- Museum number
Digital photograph (colour); view of the entrance of a Moroccan village southeast of the Atlas Mountains. Nekob, Morocco.
- Production date
29 June 2006 (date digitized)
March 1998 (original photograph)
File size: 122 megabytes
Resolution: 300 dots per inch
- Curator's comments
- This photograph is part of the Rock Art Image Project Archive and was taken by David Coulson during his trip to Morocco in 1998.
See 2013,2034.5238 to 2013,2034.5947 for the rock art images.
The photograph shows the area north of Zagora and the Draa valley, Morocco’s longest river (1100 km).
The Draa river flows from the High Atlas south-east into the Atlantic Ocean, although the lower part of the course falls dry most of the year. Along the river course an in the nearby areas at least 120 rock art sites have been documented, being by far the biggest concentration of rock art in Morocco. Engravings (only a score of painted rock art sites have been documented in Morocco insofar) consist mostly in wild animals –including ostriches, lions or rhinoceros- and cattle, along with depictions of warriors on horses and camels. The classification of Moroccan rock art is slightly different from that of the Sahara, consisting on three main periods: Tazina, Cattle (Saharan Pastoral period) and Libyan-Berber (Saharan Horse and Camel periods). The first mentions of the Draa valley rock art date from the late 19th century, but it was after the treaty of Fes in 1912 when a true interest for the subject arise, especially among the authorities of the new created French Protectorate. However, it wasn’t until the 1960s onwards when a systematic research started thanks to the efforts of A. Simoneau, who in 1977 published a catalogue of the rock art sites of this area that still remains as the most comprehensive approach to the subject.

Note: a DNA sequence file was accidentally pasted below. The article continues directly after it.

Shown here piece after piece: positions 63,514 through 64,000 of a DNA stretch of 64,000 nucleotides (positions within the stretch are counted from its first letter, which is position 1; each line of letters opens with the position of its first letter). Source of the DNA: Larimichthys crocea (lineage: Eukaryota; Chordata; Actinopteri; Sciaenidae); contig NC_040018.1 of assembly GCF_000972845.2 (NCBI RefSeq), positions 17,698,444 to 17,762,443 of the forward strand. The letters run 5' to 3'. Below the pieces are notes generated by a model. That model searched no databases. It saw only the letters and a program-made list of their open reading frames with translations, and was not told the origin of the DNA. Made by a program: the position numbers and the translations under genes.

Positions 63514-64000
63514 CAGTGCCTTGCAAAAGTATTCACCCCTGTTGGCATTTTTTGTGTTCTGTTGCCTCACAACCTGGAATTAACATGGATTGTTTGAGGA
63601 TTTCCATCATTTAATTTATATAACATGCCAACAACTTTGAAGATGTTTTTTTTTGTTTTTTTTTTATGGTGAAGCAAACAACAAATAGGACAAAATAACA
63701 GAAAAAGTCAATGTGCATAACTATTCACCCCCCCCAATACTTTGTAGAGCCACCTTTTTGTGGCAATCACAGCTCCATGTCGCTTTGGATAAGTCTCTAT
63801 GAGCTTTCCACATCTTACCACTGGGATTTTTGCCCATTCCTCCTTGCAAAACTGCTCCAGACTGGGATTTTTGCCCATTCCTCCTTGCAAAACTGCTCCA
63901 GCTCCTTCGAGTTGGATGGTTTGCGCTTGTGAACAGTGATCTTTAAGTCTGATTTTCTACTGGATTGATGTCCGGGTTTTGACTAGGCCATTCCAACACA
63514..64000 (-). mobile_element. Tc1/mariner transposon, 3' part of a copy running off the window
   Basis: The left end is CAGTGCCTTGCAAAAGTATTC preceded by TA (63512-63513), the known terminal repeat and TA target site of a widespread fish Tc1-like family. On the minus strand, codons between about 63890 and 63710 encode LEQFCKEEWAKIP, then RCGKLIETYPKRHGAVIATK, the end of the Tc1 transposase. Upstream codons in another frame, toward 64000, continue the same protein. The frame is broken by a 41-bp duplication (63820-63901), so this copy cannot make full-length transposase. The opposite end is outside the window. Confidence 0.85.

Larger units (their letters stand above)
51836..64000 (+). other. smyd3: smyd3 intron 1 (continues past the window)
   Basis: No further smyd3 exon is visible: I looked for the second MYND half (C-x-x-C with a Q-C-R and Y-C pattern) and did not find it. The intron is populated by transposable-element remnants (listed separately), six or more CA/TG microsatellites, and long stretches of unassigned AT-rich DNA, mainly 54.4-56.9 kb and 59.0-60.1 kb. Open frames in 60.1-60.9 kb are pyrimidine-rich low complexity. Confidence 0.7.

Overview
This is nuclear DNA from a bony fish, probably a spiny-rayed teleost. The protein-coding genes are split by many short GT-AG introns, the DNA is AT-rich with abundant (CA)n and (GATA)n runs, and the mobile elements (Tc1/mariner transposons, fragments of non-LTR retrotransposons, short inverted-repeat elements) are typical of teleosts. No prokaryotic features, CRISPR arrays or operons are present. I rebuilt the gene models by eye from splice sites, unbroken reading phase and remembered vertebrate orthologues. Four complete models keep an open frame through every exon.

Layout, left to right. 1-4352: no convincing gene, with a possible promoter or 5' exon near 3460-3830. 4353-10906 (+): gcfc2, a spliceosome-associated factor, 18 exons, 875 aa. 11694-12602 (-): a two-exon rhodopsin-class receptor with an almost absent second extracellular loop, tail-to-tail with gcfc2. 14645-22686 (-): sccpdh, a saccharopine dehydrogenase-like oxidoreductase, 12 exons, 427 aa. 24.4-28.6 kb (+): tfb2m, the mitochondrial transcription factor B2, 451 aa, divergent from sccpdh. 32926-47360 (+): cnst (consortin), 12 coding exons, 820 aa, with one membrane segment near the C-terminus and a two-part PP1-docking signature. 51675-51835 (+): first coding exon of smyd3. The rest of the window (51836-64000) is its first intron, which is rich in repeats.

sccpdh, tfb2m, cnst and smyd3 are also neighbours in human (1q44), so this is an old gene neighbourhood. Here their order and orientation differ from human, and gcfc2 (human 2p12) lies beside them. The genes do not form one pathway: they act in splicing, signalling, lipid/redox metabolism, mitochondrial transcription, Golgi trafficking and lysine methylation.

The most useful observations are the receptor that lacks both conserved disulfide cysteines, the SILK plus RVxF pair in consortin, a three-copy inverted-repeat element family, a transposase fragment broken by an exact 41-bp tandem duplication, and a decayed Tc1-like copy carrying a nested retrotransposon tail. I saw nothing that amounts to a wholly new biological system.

- Not on display
- Acquisition date
- Africa, Oceania and the Americas
- Registration number
- Additional IDs
Previous owner/ex-collection number: MORATM0010153 (TARA number)